Rex Burkhead runs for a touchdown during the 2009 Nebraska-Colorado game at Folsom Field. The Huskers won 28-20 on that Black Friday, the last time NU visited Boulder. The teams will meet for the 71st time on Sept. 7.

When Husker fans travel to Boulder, Colorado is going to make them pay.

Tickets to the game are the highest priced single game tickets Colorado has ever sold, said David Plati, the school's sports information director. The athletic department is projecting to bring in about $2 million for single game ticket sales for the Sept. 7 game, he said.

"We know Nebraska fans," Plati said. "Where there's a will, there's a way. They will find a way to invade your stadium." 

Individual ticket prices for this year's game, which are sold out, range in price from $110 to $225. Tickets on the lower end of the price range are in the end zones. The higher priced seats are near midfield. 

Tickets to last year's game in Lincoln cost a flat $90.

Most of Colorado's home game tickets start at $40 for seats in the end zone and top out around $135 near midfield, excluding club seats. But prices are driven by fan interest. And interest is high for the renewed rivalry ticket.

"The game's going to sell out, and it becomes a primo item. Like anything, why does Lady Gaga charge more than a lesser-known band?" Plati said.

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The Week Two matchup will mark the first time the Huskers will be back in Boulder in a decade. Nebraska is favored against the Buffs; last season Colorado won 33-28 in Lincoln.

Though Husker fans are known to have large contingents at road games, he hopes about 85 to 90% of those in attendance will be Buffalo fans.

And they have campaigns designed to make that happen.

One marketing email to season ticket holders said they planned to "keep the red out of Folsom Field." In past NU-CU games, Plati said, people needed a Colorado phone number or driver's license to buy tickets.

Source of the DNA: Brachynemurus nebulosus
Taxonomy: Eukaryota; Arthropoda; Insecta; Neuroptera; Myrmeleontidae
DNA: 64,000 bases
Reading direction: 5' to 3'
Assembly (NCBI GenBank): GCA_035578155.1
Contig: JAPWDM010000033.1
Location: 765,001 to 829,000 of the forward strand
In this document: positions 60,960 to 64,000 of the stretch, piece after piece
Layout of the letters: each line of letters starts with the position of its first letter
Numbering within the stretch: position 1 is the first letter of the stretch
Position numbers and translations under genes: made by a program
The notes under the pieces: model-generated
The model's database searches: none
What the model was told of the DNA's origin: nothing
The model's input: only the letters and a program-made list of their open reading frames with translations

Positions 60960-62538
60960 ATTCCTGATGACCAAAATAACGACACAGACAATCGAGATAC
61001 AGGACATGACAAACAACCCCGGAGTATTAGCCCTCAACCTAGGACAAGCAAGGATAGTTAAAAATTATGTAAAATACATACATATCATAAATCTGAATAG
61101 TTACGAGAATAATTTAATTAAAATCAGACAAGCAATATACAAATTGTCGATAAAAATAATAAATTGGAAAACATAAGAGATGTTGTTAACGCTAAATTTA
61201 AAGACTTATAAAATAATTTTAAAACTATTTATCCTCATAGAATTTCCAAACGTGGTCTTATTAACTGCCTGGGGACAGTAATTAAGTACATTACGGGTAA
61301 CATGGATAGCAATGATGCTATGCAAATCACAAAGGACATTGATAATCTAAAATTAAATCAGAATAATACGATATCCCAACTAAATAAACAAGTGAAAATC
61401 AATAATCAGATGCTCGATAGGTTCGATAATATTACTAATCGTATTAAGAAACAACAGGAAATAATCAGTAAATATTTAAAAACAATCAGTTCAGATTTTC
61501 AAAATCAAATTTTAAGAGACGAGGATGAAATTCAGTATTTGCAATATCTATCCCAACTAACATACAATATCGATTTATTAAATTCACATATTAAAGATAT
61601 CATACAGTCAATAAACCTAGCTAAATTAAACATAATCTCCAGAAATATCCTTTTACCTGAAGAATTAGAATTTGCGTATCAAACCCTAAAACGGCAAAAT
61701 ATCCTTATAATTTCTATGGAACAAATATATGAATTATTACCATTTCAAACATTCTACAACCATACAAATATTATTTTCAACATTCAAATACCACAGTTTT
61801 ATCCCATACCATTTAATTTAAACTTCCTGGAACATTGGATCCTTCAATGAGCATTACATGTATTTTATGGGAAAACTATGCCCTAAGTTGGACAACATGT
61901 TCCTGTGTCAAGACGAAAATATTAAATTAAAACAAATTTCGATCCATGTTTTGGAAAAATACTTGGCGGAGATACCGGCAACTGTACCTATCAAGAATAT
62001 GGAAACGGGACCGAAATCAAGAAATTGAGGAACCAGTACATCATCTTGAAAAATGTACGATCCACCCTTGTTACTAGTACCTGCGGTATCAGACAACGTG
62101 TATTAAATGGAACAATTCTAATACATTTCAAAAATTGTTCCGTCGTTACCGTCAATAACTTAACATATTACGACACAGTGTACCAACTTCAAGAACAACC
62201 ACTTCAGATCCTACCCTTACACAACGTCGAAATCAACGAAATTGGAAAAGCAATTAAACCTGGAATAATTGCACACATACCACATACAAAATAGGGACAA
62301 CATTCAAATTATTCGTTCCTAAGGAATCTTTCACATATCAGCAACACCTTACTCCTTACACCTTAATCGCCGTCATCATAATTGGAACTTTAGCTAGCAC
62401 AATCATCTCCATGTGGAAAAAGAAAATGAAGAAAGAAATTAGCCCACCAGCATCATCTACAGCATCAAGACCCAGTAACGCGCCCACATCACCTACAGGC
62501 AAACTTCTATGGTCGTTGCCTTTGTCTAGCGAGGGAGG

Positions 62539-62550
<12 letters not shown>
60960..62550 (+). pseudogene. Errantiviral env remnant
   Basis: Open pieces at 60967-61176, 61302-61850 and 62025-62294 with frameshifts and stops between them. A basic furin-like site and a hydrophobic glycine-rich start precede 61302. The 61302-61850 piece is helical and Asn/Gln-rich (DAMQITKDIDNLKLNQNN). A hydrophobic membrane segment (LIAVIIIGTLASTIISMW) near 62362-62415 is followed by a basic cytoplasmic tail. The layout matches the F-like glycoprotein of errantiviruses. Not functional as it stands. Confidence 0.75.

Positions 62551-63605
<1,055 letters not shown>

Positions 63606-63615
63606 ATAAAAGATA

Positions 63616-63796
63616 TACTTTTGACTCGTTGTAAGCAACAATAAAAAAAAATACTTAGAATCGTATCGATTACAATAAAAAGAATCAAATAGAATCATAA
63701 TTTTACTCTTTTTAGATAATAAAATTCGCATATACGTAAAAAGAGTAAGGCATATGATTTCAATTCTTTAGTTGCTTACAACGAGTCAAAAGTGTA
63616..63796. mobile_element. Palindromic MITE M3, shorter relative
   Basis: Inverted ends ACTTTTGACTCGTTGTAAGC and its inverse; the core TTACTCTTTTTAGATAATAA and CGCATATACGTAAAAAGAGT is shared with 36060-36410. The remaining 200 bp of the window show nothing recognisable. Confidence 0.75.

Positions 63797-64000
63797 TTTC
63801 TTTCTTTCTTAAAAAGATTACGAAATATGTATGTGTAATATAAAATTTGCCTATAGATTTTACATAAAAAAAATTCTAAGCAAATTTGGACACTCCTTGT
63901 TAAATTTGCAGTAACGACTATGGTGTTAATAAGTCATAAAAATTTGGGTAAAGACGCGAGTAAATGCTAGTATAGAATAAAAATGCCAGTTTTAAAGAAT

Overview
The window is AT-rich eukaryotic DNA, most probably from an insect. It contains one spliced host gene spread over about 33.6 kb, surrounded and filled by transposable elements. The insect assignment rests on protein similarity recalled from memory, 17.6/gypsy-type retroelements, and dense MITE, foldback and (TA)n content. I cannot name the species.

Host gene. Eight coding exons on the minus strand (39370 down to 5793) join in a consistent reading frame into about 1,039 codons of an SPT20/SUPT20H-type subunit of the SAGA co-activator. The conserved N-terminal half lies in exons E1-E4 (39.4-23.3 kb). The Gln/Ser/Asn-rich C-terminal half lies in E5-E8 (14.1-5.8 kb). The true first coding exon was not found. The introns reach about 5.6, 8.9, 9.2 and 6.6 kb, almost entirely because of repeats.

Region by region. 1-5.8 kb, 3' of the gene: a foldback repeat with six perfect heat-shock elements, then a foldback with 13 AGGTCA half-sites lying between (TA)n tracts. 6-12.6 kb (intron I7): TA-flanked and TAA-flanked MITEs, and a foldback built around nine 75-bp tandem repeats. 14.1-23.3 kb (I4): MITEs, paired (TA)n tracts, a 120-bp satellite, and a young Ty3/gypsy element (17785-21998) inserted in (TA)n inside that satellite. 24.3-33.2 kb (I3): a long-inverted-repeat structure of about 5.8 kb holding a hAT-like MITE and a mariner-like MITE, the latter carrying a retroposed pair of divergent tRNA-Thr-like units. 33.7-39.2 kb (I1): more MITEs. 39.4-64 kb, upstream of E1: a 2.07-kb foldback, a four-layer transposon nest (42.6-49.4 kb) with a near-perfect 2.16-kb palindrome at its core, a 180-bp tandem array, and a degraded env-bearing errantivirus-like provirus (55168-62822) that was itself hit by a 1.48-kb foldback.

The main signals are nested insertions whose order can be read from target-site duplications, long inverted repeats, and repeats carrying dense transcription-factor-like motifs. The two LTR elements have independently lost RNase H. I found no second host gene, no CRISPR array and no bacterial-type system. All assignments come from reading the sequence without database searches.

True to form, Husker fans have been trying to gobble up more than the 3,000 tickets that Colorado allotted to Nebraska as the visiting team.

Nebraska received requests for nearly 15,000 tickets, said Garrett Klassy, a senior deputy athletic director for NU. That's roughly 30% of the capacity of Folsom Field in Boulder, which seats a little more than 50,000 fans.

"I wish every Husker fan could get into the game that wanted to, but there's a lot of momentum and a lot of excitement for this season," he said. "Unfortunately, it's not going to work out. We're committed to always trying to get as many Husker fans in the stadium as possible."  

Husker fans still looking for a ticket can find them on re-sale sites, but prices range from about $250 up to $1,000 per ticket. 

Variable pricing is a trend in college athletics, Klassy pointed out, including at Nebraska. This year, Nebraska home game tickets range from $60 for Northern Illinois to $125 for Ohio State.

"The amazing reputation of Husker fans speaks for itself," Klassy said. "Schools know that when Nebraska comes to town, those fans are going to travel in large packs."